Apr 17, 2013, 8:54 AM
“Gambians were happy, hoping that more companies and industries will be open to create job opportunities for youth,” said Hon Mamadou Bamba Gaye who came to the parliament through the ticket of the opposition National Reconciliation Party (NRP).
He said the expectations were “high” because the then new government had been accusing the first regime of been inefficient in terms of ruling The Gambia.
“I was among those who welcomed the change of government with the expectation that they will develop the country through the establishment of more companies and industries that will bring more job opportunities for Gambian youths,” Hon Gaye said during a recent political rally organised by the NRP in Bakau.
He claimed that at the time the second republic took over, a cup of sugar was 75b, a kilo of rice D2.50b, and a cup of vegetable cooking oil D1.50b.
“But today, how are the prices of these commodities; they have all skyrocketed like no one’s business,” Hon Gaye noted.“Prices of food commodities are high due to the high taxes levied on the commodities by the government.”
Amie Sabally, NRP women’s chairperson, said the notion being propagated that men are lazy, not good cannot be true.
“If that is true, then women are not also good because men are our husbands, uncles, brothers, fathers and sons,” she said.
Pateh Baldeh, NRP information and communication officer, spoke about the importance of freedom of expression and access to information, saying these are “cornerstone to any sustainable democracy”.
“Access to information and freedom of expression are fundamental rights of all,” he said while calling on Gambians to vote for NRP for sustainable development come the 2016 presidential election.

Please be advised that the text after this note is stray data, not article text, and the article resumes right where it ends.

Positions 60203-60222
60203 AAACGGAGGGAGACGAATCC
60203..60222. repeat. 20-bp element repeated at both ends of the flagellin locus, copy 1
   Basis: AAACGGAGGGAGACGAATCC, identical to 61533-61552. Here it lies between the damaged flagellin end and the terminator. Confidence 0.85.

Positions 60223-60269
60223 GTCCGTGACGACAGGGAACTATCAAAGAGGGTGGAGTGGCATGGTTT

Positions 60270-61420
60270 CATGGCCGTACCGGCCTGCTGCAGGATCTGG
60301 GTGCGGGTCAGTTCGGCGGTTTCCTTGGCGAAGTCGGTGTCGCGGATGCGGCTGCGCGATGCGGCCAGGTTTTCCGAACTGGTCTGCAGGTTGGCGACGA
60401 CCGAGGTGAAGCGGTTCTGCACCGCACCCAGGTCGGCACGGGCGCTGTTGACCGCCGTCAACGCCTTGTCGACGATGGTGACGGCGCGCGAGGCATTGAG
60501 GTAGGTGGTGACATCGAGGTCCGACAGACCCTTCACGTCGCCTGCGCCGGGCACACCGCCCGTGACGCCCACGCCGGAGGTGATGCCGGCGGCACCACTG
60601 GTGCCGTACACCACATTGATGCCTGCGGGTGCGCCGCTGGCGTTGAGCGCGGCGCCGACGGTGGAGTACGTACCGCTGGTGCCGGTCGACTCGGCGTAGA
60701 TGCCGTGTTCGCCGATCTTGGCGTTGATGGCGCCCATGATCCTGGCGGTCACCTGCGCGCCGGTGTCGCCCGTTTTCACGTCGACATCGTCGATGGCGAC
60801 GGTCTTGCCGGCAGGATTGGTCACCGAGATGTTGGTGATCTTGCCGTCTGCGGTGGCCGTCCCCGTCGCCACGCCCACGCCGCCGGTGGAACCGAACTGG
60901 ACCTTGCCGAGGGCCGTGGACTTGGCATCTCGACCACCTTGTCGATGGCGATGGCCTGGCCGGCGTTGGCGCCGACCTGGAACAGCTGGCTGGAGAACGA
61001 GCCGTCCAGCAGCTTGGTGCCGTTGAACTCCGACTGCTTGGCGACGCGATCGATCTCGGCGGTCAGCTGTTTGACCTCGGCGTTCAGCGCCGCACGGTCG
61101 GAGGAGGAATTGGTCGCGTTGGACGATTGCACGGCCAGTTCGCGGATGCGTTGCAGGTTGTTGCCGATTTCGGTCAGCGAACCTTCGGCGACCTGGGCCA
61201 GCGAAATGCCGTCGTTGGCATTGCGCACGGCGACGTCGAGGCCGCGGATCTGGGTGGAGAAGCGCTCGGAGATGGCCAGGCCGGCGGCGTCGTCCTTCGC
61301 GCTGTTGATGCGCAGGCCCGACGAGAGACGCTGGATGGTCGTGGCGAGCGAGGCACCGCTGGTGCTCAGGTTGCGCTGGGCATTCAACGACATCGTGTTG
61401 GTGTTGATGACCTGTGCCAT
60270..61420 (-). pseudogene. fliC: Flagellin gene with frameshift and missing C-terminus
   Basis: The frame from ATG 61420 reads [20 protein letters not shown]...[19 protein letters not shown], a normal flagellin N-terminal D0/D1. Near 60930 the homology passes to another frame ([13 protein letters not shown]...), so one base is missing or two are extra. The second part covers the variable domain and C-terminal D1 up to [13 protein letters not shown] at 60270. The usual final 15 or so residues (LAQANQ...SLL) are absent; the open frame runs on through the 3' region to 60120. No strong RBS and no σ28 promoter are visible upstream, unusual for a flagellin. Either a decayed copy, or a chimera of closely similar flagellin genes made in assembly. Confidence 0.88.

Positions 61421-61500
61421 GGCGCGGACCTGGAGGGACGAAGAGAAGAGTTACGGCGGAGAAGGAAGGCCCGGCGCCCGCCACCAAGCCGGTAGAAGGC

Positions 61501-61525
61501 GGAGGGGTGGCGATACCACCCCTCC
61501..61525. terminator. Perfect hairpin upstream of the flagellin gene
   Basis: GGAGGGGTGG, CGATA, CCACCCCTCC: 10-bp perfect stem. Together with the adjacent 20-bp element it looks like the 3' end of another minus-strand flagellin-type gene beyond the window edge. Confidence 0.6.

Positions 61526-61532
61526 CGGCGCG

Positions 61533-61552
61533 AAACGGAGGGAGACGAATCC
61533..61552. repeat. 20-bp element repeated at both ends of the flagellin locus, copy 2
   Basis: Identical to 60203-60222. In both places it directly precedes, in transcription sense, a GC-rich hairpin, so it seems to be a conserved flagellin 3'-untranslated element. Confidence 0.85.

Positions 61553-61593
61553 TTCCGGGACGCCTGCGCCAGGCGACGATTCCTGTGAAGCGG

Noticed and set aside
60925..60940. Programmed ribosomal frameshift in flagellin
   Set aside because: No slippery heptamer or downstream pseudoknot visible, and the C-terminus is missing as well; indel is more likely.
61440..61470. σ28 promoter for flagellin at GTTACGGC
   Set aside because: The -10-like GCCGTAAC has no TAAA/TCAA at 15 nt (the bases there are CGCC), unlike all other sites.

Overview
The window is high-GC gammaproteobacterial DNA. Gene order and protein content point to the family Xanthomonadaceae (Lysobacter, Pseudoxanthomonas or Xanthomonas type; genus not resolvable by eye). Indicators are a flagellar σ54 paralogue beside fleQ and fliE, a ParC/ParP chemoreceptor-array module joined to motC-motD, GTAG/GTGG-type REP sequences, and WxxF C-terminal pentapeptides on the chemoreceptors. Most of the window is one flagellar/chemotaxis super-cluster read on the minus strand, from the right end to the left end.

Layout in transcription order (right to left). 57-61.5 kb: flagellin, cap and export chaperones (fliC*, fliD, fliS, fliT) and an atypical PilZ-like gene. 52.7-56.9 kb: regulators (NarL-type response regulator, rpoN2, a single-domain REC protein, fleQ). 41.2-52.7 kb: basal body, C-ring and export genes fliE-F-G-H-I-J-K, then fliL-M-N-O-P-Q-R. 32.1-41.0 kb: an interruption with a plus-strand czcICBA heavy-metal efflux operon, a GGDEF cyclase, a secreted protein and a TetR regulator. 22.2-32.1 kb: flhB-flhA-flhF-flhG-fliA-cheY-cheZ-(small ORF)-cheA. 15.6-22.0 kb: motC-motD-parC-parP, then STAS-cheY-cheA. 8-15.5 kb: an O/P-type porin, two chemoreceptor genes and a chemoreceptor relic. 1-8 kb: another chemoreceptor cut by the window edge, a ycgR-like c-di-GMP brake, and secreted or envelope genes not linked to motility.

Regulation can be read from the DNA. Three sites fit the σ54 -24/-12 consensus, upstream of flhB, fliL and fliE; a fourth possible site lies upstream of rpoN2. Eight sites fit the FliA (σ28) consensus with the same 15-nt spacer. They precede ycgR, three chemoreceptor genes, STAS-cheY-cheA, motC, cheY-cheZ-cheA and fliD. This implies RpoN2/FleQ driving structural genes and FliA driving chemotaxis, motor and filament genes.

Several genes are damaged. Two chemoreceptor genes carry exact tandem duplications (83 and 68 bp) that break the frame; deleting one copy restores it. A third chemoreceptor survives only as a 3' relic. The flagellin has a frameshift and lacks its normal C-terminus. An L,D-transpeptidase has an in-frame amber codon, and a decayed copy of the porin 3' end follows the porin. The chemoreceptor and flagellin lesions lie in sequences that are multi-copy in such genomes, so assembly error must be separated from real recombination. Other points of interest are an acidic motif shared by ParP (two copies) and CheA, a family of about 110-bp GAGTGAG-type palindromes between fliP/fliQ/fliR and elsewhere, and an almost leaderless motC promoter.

Dullo Bah, NRP campaign manager, said: “The Gambia as a country is like a lost boat at the middle of an ocean and the boat captain loses direction and does not know where to go.”
He called on the people of Bakau to vote massively for the NRP party, for a change.
Ebrima Sanyang, an NRP militant, said Gambian youths and women should wake up and stand together as one people and unite for change.
Wandifa Suso, a youth leader, said the NPR leader, Hamat NK Bah, “has all the credibility to lead The Gambia”.
“He has the qualifications and has the people to effect change come 2016 presidential election,” he said.
Awa Bah, a supporter, said even though women form the majority in The Gambia, they are being used as “tools” while men are “frustrated, convicted and relieved from their job for nothing”.
Abdou Jadama, also a supporter, said the recent victory in the parliamentary by-election in Lower Saloum is a pointer that Gambians are tired and they need change.
He said the strategy used to get the Lower Saloum parliamentary seat will be the same one to defeat the incumbent APRC government, come the 2016 presidential election.